By Kyle Jillson | March 31 2013 14:37

Bethel and Texas A&M universities come out on top at the ACUI American Skeet Championships

American Skeet Champion Casey Jones of Bethel University at the ACUI Clay Target Championships in San Antonio, Texas

San Antonio, Texas - Out of the nearly 500 collegiate shotgun shooters who entered yesterday's American Skeet Championships, a mere 1% shot a perfect 100.

Five men racked up four clean skeet rounds of 25 hits a piece. But there is no five way tie for first. There is also no championship round. Unlike the international variant, American Skeet has no finals. If you're the shooter with the highest score after everyone takes their turn, you win.

But that doesn't happen most of the time. As yesterday's results proved, the level of skill gathered at the ACUI Clay Target Championships appears to be that of equally matched shooters.

So how are first through third places decided? Tiebreaker.

A pseudo-final if you will. If, for instance, two shooters are tied for the lead, the next highest score automatically earns third place and does not participate in the finals..

Trinity University shooter Matt Parmley at the ACUI Clay Target Championships in San Antonio, Texas

This was the case with the Women's Championship. Brandy Drozd of Texas A&M held sole possession of first place with a practically perfect 99. Right behind her was Missouri's Allison Caselman with a 98. In third there was a tie; between Texas A&M's Bailey Glenewinkel and Lindenwood's Cassandra Douglas, each at 97.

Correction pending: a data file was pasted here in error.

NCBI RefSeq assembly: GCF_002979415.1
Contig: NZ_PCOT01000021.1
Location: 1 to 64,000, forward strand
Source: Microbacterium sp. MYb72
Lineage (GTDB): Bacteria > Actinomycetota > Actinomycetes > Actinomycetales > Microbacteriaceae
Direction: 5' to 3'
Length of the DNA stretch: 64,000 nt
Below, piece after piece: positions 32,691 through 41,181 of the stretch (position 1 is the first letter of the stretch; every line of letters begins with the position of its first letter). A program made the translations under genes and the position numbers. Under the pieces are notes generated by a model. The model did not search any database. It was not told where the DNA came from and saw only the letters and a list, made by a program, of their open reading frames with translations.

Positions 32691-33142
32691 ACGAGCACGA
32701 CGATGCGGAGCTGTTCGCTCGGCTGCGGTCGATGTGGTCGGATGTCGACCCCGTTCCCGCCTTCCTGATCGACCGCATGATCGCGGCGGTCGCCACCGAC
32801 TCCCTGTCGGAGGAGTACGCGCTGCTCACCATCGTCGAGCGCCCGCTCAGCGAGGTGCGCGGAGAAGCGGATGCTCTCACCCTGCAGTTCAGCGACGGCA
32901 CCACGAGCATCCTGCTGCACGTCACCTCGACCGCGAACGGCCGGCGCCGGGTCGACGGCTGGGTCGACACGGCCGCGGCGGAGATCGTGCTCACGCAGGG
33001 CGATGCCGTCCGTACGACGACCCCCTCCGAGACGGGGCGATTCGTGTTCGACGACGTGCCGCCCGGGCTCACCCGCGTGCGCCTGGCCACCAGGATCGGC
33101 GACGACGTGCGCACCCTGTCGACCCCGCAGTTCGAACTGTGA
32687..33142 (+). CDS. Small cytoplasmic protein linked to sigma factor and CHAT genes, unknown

Stepping to the firing line, competitors would take turns shooting doubles from stations three, four and five. As with a regular round of skeet, shooters had to wait until everyone finished a station before moving to the next. Of course here, if you missed a clay and broke the tie, you were out.

Whether it was jitters, a bad lead, or the wind, the tie for third was settled at station three when Glenewinkel hit both her clays and Douglas registered a miss.

Now it was time for five men to determine gold, silver and bronze. Three would step up to the podium later that night, but two would be left on the floor. Each represented a different school; Bethel University, Fort Hays State University, University of Louisiana-Lafayette, University of Missouri and Trinity University.

Fort Hays State University shooter Damian Giles at the ACUI Clay Target Championships in San Antonio, Texas

All shooters began well by clearing station three and moving on to four. Here, Trinity's Matt Parmley was the first to fall. He was soon followed by Louisiana-Lafayette's Josh Raley at station five.

With two out, the remaining shooters were all guaranteed to medal. It was their order that remained uncertain.

Rotating back to station three, the tiebreaker continued.

Upon reaching station five for the second time, Missouri's Glenn Carl missed and cemented himself at bronze.

Shooters shake hands after breaking the tie for first at the ACUI Clay Target Championships in San Antonio, Texas

It was now down to the final two; Bethel's Casey Jones and Fort Hays' Damian Giles. Going head-to-head, the final face-off be over in a flash. After breaking both clays at station three, it finally came to an end when Jones broke his station four clays and Giles didn't.

The tension lifted, the two men congratulated each other and returned to their teammates.

The last skeet event of the championships is complete.

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